Retired optometrist with mobile onboard lab annually visits Bahamian islands to test eyes, build prescription glasses for needy children – all for free.
Tom and Susan Vanderpool were fishing on a friend's boat in the Bahamas some 20 years ago. Tom's career as an optometrist was humming along in Tulsa, Oklahoma, so during some down time his curiosity led him into Alice Town to see how eye doctors work in the islands. He was surprised to learn there were none on Bimini, and an expensive 130-mile flight to Nassau meant most kids in need learned to live without glasses. He half-jokingly told Susan that someday they'd "come back and make them glasses for free."
In 2008, that's what they did, visiting Bimini every January to set up a temporary optometry office in a school classroom where they test student's eyesight, then return to their boat where they craft prescription eyeglasses in a makeshift lab for each child in need.
"Typically about 20% of kids there need glasses," Tom says. "It takes about 30 minutes to build a pair on average, and last year we made and gave away about 500 glasses, so we spent about 250 hours in our onboard lab." That was a banner year for the Vanderpools because it was their first year of retirement. They're now committed to expanding their nonprofit charitable foundation, Vision For Children.
As pleasure boaters, they've owned a 44-foot Gulfstar trawler-style cruiser ("It was too rolly at sea") and a 40-foot Endeavor powercat that was perfect for Bahamian cruising, but had no space for an eye lab. Through their foundation (and funded largely through Tom's patients), they purchased "at great discount" a 70-foot 1981 Hatteras motoryacht from a businessman who admired their work. Aptly renamed Vision, the mobile eye lab steams from Fort Lauderdale to Bimini and other Bahamian islands.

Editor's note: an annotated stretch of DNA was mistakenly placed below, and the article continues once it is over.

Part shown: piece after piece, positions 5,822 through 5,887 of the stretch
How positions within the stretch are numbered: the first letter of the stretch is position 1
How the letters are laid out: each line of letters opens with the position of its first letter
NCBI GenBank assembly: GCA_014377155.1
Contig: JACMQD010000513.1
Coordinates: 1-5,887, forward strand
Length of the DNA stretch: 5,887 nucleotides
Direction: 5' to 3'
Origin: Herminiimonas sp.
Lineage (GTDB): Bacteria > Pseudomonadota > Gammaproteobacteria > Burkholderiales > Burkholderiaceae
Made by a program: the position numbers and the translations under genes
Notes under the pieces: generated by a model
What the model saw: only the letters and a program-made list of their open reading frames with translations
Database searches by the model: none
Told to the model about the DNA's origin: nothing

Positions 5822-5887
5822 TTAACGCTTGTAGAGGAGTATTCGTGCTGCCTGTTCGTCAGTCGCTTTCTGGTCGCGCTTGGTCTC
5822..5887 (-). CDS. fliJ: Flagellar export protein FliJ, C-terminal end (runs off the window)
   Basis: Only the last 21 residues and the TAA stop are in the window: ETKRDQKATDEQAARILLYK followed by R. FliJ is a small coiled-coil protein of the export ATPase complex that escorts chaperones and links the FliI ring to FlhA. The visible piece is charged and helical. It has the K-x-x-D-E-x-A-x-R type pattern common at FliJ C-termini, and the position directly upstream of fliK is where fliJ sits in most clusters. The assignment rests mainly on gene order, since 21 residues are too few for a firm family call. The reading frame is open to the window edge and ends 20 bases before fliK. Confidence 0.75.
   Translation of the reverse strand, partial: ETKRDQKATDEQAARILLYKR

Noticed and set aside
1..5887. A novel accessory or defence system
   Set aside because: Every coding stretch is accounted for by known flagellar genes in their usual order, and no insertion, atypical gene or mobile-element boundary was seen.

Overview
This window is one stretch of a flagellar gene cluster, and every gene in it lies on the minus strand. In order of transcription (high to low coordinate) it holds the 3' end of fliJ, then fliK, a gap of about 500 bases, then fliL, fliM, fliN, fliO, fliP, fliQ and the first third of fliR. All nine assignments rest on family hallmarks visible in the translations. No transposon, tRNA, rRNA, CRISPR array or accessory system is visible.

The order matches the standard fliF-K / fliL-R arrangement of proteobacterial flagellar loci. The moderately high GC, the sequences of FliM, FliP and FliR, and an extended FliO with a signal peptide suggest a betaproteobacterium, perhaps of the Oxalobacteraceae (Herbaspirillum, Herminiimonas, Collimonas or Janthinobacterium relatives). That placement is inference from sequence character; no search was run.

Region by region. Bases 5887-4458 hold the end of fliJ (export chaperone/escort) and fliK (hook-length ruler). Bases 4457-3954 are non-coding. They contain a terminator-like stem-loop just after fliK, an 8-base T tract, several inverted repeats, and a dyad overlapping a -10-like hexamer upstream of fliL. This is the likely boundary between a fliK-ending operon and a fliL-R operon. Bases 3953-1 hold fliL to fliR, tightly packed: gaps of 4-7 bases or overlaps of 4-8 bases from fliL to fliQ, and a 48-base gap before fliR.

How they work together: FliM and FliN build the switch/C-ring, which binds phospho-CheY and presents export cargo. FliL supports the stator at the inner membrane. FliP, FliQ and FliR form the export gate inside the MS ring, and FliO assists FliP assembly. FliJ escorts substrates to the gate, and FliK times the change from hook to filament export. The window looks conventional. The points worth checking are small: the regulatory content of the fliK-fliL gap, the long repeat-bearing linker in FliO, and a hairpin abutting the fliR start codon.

"We've become so well known that within 30 minutes of docking, the whole island knows the eye doctor is coming to visit," Tom says. "I'm the only person in North America with a boat that has an optical office."
The results of their work can be dramatic. While most Americans take eye care for granted, the Vanderpools share stories of parents assuming their children have a learning disability, only to see test scores jump with a new set of eyeglasses.
"We're very blessed to be able to do it — and the hugs we get from the kids and parents is so genuine and full of raw appreciation that it's rewarding," says Susan, who serves as the foundation's director. "We get more out of it, on so many different levels, than we give."
The Bahamian islands' medical system doesn't provide optometric care for citizens. Care is only available on the islands of Grand Bahamas and Nassau, which leaves the outlying islands without local eye care and travel costs prohibitive to most families.
Since 2008, Dr. Vanderpool has performed more than 1,500 optometric exams and provided thousands of glasses for all children in need. As they build their foundation, they're networking with high-end eyeglass frame manufacturers like Oakley and Ray Ban, which donate discontinued frames. A large lens manufacturer donated 4,000 lenses with a wide range of prescription power.
"I don't have a job anymore, so what we need is the money to go there," Tom says. "In the five months we were there last year, we spent $39,000 for fuel, marina dockage, airfare, and food." Through their foundation website, the nonprofit 501(c)(3) seeks volunteers and donations, holding out hope for a corporate sponsor. Beyond donations, volunteers can join them aboard Vision to help support the mission while enjoying the sights, scenes, and culture of the Bahamian people.
Regardless of sponsorship, the Vanderpools plan to continue their work for years to come. "You can only go to a pretty island so many times without a purpose," Tom says.